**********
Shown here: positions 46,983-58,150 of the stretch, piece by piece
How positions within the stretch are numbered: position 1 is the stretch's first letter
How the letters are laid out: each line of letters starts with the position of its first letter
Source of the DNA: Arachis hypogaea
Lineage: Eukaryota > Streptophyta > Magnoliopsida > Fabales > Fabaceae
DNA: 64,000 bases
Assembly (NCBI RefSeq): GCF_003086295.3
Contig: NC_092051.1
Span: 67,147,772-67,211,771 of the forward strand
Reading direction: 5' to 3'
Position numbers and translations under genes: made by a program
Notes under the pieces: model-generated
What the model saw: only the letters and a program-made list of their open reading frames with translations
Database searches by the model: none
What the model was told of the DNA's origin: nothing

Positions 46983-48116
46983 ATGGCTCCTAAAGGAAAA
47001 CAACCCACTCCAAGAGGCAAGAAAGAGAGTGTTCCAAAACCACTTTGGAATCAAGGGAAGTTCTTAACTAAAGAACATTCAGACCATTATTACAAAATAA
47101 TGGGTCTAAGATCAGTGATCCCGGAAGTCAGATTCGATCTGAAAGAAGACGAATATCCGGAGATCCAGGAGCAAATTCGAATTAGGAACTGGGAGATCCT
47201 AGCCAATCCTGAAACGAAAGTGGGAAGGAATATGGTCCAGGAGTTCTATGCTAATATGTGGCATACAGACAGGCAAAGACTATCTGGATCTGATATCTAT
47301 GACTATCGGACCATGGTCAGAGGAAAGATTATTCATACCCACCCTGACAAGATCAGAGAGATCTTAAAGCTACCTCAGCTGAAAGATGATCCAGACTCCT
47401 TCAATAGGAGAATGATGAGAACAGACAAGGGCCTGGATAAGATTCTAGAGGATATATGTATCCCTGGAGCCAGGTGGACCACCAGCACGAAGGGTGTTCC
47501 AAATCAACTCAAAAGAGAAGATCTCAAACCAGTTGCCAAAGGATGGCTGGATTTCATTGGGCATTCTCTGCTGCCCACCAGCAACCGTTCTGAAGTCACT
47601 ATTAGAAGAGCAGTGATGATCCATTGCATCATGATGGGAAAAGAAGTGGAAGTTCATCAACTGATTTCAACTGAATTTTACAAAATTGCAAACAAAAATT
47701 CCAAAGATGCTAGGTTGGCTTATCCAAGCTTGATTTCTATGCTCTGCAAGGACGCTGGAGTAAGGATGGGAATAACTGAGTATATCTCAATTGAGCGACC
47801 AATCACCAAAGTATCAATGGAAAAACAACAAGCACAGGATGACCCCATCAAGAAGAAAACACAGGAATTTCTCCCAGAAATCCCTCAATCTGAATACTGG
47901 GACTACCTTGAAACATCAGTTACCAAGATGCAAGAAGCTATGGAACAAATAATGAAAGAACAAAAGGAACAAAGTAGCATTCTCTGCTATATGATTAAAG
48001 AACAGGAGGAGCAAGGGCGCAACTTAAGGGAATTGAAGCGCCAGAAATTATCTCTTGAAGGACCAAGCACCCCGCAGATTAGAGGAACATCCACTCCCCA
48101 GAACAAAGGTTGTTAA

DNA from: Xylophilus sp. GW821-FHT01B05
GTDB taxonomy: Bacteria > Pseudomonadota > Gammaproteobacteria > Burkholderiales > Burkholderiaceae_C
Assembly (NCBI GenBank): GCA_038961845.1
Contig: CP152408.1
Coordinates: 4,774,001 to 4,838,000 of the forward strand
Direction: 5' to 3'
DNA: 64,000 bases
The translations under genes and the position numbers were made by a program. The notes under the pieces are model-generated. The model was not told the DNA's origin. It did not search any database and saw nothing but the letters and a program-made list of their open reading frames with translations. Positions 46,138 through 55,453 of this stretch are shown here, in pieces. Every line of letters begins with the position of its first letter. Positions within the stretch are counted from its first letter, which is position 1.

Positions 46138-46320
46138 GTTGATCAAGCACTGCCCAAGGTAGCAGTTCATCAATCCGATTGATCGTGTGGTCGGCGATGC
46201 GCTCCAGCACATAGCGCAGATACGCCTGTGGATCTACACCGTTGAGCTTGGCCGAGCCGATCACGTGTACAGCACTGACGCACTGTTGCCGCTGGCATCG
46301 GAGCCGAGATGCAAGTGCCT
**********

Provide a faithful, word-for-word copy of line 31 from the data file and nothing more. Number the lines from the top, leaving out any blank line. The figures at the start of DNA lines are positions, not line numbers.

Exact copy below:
GTDB taxonomy: Bacteria > Pseudomonadota > Gammaproteobacteria > Burkholderiales > Burkholderiaceae_C